Whistler 2003 - Centenary Journal
15th June 2003 - Plat du Jour
In April 1867 Whistler wrote a letter to Lucas Ionides suggesting that if they meet up in Paris they may "dine at the Baron Brisse" (LCMS PWC 11/1032-33).
Whistler was referring to the restaurant of the popular food-writer Baron Léon Brisse. Brisse was born in 1813 and began a career in the Water and Forestry sector until a scandal forced him out. He then began a career in journalism, writing for the newspaper La Liberté, where he published a different menu everyday. Apparently Brisse himself was unable to cook, and was therefore taken to task for some of his 'ridiculous' recipes. He also has been remembered for some of his aphorisms on food, for instance: "The disappearance of hot hors-d'oeuvre was the result of the excessive development of women's skirts", and, "There is as much difference between a mackerel and a red mullet as there is between a miller and a bishop."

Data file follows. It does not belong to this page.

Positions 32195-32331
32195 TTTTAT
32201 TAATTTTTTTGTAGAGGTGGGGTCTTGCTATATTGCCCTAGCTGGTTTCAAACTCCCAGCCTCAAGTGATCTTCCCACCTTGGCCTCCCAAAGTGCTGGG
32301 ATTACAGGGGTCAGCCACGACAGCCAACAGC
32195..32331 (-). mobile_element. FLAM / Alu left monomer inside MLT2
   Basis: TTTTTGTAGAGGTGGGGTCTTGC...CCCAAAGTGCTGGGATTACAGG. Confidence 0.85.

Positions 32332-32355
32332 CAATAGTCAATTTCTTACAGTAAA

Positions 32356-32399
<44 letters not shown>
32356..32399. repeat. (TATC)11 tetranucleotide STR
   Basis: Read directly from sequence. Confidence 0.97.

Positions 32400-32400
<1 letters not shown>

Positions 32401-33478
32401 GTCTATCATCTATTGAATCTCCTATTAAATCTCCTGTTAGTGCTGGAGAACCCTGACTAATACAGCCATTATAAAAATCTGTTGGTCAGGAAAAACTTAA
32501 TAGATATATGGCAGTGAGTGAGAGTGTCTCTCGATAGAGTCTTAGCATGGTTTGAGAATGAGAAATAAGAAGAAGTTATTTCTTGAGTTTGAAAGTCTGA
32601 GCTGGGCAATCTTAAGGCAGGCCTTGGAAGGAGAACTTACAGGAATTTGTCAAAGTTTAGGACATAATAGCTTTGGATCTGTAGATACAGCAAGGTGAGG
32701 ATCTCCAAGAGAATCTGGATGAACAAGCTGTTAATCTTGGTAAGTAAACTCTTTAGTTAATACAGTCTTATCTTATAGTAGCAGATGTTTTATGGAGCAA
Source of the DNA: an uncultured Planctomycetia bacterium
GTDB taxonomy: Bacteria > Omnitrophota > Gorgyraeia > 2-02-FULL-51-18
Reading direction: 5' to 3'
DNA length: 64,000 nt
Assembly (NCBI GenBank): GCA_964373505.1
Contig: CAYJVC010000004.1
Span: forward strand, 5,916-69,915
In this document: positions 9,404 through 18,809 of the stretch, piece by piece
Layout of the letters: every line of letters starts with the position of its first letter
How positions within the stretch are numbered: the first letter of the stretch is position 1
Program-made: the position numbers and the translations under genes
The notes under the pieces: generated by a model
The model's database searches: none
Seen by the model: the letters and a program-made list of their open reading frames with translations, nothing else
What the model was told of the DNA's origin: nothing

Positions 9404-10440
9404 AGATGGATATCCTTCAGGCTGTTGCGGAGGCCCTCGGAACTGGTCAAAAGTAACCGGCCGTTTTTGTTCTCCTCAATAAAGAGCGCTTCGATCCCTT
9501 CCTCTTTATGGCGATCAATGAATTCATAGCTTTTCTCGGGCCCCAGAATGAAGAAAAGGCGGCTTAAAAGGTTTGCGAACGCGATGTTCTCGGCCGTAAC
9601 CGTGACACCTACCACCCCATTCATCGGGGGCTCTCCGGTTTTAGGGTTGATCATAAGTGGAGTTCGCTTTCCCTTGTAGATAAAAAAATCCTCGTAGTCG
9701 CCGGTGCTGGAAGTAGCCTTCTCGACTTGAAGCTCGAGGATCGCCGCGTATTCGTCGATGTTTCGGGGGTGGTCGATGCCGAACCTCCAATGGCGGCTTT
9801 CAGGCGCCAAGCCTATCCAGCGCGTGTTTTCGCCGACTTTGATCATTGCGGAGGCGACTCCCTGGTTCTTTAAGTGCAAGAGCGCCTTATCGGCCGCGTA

In 1868 Brisse's daily menus were collected in an edition Les Trois Cent Soixante Six Menus du baron Brisse (The 366 Menus of Baron Brisse). The menu for today's date includes a charming recipe for Calf's ears à l'italienne, reproduced below:
"Scald, scrape and drain the ears, place them in a saucepan lined with bacon, cover with slices of bacon, moisten with equal quantities of stock and white wine, add some peeled slices of lemon - be careful there are no pips - a bouquet of mixed herbs, carrots, turnips, onions, salt and pepper; cook over a slow fire. Make a stuffing with bread-crumbs, milk, and either grated Parmesan or Gruyère cheese; warm until sufficiently thick, stir in four yolks of egg and a lump of butter, fill the calf's ears with this, dip into melted butter, sprinkle with bread-crumbs and grated Parmesan cheese, brown in the over, and serve."
(The Classic Cookery of Baron Brisse, London, Eng. trans. 1905, p. 167)